Physicists simulate holographic wormhole in a quantum computer

The model was used to study several of Einstein's theories.
Loukia Papadopoulos

Back in 1935, Einstein published a key paper on his research on black holes in the context of general relativity. Aided by his collaborator, Nathan Rosen, Einstein argued that a black hole had an interior region from where nothing could escape as well as an exterior region, from which escape was still possible.

The demarcation between the two was called the event horizon.

Einstein and Rosen’s research revealed that a black hole had not just one but two exterior regions connected by a kind of wormhole now known as the Einstein-Rosen bridge.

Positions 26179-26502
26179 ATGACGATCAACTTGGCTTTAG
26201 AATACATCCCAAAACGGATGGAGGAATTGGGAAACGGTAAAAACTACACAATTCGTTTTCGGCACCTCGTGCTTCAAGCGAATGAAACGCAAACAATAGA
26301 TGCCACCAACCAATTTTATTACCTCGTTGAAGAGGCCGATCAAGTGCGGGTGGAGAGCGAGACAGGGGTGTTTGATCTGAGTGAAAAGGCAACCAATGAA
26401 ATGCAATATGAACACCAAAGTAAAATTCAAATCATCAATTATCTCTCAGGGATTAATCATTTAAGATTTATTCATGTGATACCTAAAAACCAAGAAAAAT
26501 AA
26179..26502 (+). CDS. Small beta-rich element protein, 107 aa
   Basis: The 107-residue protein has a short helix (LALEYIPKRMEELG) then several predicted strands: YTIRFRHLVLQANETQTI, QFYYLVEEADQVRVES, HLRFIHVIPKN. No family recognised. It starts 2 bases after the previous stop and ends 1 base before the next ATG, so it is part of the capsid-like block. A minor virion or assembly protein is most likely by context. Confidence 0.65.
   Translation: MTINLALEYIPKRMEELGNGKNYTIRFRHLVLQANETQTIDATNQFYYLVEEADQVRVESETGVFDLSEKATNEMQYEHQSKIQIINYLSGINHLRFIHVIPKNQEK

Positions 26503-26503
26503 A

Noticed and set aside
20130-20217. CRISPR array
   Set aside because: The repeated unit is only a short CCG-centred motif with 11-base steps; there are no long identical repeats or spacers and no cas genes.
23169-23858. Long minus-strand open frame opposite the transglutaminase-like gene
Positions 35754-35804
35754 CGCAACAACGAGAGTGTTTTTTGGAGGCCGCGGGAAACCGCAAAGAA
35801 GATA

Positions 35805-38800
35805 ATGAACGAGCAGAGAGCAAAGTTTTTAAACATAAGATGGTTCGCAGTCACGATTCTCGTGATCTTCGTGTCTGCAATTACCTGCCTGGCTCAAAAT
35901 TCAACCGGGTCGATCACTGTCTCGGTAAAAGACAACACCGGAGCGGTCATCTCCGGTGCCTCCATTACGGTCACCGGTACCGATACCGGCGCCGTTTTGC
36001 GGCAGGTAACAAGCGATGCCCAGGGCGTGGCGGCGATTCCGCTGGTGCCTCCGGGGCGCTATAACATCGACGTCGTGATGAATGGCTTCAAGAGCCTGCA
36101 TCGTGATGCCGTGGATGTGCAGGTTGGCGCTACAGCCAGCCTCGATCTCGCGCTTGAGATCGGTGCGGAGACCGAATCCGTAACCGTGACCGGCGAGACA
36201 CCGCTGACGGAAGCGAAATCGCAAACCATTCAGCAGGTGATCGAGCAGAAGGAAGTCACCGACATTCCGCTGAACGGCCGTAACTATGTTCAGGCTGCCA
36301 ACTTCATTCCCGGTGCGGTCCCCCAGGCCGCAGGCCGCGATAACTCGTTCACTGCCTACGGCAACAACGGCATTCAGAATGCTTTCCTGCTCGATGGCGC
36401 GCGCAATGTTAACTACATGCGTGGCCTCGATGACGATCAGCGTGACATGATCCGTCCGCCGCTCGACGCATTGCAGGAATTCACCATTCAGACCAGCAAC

Years later, in 2013, a theory surfaced that wormholes and entanglement were essentially the same thing. The theory postulated that the two exteriors of a black hole are connected by quantum entanglement.

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The research was totally unexpected and caused waves of reactions around the scientific community. But it was later demonstrated through a holographic recreation of a wormhole in a quantum computer. 

How was this simulation built? What did it demonstrate? How did it revitalize Einstein’s research? What does it say about our universe? This video answers all these questions and more.